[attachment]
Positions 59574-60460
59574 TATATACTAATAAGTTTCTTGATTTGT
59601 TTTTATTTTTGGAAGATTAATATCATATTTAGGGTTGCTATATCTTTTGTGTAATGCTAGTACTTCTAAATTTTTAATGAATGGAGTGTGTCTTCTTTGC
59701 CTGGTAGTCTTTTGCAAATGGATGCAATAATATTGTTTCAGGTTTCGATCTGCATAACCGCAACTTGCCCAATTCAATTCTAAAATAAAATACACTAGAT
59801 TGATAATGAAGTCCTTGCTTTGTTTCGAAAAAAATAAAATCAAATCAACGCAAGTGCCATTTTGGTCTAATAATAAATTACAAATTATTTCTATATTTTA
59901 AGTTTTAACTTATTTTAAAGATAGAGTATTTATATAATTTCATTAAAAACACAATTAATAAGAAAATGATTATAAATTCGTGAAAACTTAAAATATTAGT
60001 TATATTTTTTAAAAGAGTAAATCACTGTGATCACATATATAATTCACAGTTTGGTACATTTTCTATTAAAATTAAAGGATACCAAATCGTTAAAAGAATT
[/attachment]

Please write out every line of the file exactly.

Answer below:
Positions 59574-60460
59574 TATATACTAATAAGTTTCTTGATTTGT
59601 TTTTATTTTTGGAAGATTAATATCATATTTAGGGTTGCTATATCTTTTGTGTAATGCTAGTACTTCTAAATTTTTAATGAATGGAGTGTGTCTTCTTTGC
59701 CTGGTAGTCTTTTGCAAATGGATGCAATAATATTGTTTCAGGTTTCGATCTGCATAACCGCAACTTGCCCAATTCAATTCTAAAATAAAATACACTAGAT
59801 TGATAATGAAGTCCTTGCTTTGTTTCGAAAAAAATAAAATCAAATCAACGCAAGTGCCATTTTGGTCTAATAATAAATTACAAATTATTTCTATATTTTA
59901 AGTTTTAACTTATTTTAAAGATAGAGTATTTATATAATTTCATTAAAAACACAATTAATAAGAAAATGATTATAAATTCGTGAAAACTTAAAATATTAGT
60001 TATATTTTTTAAAAGAGTAAATCACTGTGATCACATATATAATTCACAGTTTGGTACATTTTCTATTAAAATTAAAGGATACCAAATCGTTAAAAGAATT